There are a lot of reasons to be cynical these days. If there weren’t, the Cheers theme song wouldn’t have so explicitly said so. But for those of us without a Sam and Diane, it’s been a rough few weeks. The world seems to be going out of its way to make everything complicated and mean-spirited. I usually like to present the world with solutions to problems, but before diving into solving international policy, I think that sometimes it’s worth it to step back and pause and be inspired. For inspiration I’ll often turn to art, be it writing or film or photography or comedy; sometimes I’ll turn to actions that people are taking in their communities to spark new ideas; sometimes I turn to sports. The role of sports in society is a discussion for another time, but especially in the last few weeks the question of what we can and should glean from athletes has been put in front of us. Many want to look at the negatives that we can learn from sports stars. Instead of going that route, I wanted to share a story that you may not have seen.
The story of Guilder Rodriguez.
So I love baseball, as displayed here and here, and I can promise you, you’ve never heard of Guilder Rodriguez. I hadn’t before this week either. That’s because Guilder Rodriguez has been in the minor leagues his whole career. A minor leaguer named Guilder Rodriguez is restoring my faith, and I’ll tell you why.
Guilder Rodriguez has spent the last 13 years in the minor leagues. You don’t need to know anything about baseball or the MLB to know that 13 years is a long time to be doing anything. This week he was called up to the big leagues at age 31 and got his first career hit. The hit was a weak blooper over the short stop’s head, driving in the go ahead run in a game between two teams both way out of contention for a playoff spot this late in the season.
For 13 years, Guilder spent his career in the minor leagues. That’s 13 years of someone telling him he wasn’t good enough to cut it that he put up with. 13 years of working to achieve making it to the major league level and failing. 13 years of finding it in himself somehow to not give up and believe in himself. 13 offseasons when he had to consider doing another line of work and deciding he needed to keep playing baseball. 13 years of work, dedication, passion for a game that he clearly wasn’t cut out for professionally. Baseball is a game about love. It’s a game about respect and loyalty. It’s a game that rewards those who are selfless. Sometimes it just takes longer for others.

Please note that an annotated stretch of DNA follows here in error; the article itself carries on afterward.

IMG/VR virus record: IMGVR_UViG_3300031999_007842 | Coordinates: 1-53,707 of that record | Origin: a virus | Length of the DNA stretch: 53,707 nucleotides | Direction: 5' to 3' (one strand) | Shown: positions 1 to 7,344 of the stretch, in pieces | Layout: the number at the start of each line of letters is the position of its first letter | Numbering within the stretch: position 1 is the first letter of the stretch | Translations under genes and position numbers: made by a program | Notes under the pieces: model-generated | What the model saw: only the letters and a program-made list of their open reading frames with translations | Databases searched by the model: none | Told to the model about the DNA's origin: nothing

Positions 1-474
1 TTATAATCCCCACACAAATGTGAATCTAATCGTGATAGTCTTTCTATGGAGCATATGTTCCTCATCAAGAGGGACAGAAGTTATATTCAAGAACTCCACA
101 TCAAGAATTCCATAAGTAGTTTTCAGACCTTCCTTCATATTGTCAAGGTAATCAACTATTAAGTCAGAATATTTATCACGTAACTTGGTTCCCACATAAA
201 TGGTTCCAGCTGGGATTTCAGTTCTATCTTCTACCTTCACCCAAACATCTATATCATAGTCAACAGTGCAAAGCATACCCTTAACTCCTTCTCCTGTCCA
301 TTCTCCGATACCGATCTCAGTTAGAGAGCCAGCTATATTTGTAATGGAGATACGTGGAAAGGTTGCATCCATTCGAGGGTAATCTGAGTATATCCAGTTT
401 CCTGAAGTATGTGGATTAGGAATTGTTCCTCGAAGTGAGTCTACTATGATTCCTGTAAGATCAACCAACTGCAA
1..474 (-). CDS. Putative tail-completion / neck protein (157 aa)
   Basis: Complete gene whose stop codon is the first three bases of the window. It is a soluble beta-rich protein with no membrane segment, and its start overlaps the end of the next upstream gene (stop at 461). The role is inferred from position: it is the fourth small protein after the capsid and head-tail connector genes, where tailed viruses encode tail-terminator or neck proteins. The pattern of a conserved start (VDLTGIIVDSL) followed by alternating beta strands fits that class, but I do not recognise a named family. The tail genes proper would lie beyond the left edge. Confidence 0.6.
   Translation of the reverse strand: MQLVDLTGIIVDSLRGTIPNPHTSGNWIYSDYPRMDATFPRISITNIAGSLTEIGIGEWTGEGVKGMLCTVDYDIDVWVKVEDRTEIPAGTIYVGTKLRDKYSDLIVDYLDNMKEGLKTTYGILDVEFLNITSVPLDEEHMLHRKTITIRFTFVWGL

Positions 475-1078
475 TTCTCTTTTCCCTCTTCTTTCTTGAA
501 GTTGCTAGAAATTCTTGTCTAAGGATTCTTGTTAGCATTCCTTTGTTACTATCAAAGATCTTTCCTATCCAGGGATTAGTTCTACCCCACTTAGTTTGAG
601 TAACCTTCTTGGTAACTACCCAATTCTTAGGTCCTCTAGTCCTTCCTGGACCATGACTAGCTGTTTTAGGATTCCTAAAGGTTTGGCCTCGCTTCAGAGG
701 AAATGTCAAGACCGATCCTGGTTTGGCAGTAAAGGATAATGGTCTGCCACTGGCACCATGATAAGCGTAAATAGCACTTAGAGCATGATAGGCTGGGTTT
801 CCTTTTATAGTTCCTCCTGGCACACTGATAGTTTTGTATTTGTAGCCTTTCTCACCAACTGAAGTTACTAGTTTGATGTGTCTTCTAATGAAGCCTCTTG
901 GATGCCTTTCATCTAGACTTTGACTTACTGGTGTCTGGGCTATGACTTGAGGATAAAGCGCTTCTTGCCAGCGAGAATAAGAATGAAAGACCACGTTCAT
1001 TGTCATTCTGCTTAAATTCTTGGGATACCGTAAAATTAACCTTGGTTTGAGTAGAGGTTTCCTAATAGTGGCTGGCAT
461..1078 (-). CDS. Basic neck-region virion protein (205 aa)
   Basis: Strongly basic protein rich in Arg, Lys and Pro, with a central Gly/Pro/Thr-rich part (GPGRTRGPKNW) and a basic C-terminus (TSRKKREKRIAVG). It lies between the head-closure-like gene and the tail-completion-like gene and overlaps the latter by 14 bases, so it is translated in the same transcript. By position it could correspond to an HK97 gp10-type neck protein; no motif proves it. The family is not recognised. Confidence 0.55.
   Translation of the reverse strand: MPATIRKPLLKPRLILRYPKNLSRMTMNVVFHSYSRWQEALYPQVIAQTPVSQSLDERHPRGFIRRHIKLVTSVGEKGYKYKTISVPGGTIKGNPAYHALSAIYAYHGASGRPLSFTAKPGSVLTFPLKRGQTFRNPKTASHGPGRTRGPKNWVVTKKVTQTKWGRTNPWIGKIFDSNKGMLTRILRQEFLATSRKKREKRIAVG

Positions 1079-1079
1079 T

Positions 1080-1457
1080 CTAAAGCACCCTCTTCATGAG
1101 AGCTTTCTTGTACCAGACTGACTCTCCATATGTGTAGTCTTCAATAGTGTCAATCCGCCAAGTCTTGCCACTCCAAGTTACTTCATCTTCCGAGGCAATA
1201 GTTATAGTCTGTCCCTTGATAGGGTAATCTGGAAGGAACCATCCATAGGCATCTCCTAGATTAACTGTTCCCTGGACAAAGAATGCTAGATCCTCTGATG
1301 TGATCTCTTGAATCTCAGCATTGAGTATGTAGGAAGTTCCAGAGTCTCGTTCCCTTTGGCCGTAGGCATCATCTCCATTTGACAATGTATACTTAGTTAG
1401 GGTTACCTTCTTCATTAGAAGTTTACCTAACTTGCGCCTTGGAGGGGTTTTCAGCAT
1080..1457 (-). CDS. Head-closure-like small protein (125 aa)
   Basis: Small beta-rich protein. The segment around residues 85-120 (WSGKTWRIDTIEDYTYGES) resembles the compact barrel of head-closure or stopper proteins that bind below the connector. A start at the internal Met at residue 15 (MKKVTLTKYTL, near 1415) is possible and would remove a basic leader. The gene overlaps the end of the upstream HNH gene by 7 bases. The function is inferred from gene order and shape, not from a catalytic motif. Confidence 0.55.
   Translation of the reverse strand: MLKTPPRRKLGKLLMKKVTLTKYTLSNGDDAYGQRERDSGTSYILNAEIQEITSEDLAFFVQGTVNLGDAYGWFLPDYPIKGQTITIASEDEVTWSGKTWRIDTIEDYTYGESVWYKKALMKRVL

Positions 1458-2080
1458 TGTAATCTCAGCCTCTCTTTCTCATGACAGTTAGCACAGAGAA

Guilder finally got his chance and he made it a memorable one. He was called up to play a few games as the season winds down for the Rangers. He was 0 for 3 his first game. Then 0 for 1 in 3 more games he played. Then, this week, it finally happened. He got his first career hit. It was when the game was tied 3-3, and it even drove in the winner run for the game. It wasn’t a home run, or even a particularly strongly hit ball, but it was an RBI single and he was on the record now for having a career major league hit in the MLB.
His family was in the crowd, his Dad cried when he got the hit. He had played with the pitcher in the minors before. Everyone in the stadium got up and cheered for him. Sure, the game had no consequence in terms of the overall standings for either team. Sure, he’s probably not going to now start a career as a major leaguer, and will likely be back down in the minor leagues next year. But this week Guilder Rodriguez did something he worked his entire life to do and he finally did it. Something no one thought he would do for 13 years. I think that’s really quite something.
So when you’re feeling in a downward spiral or like the world is crashing around you, and if you don’t have Sam to sling you a drink, just think about how happy Guilder Rodriguez is right now. I know it’s helped me this week.
Here’s the hit: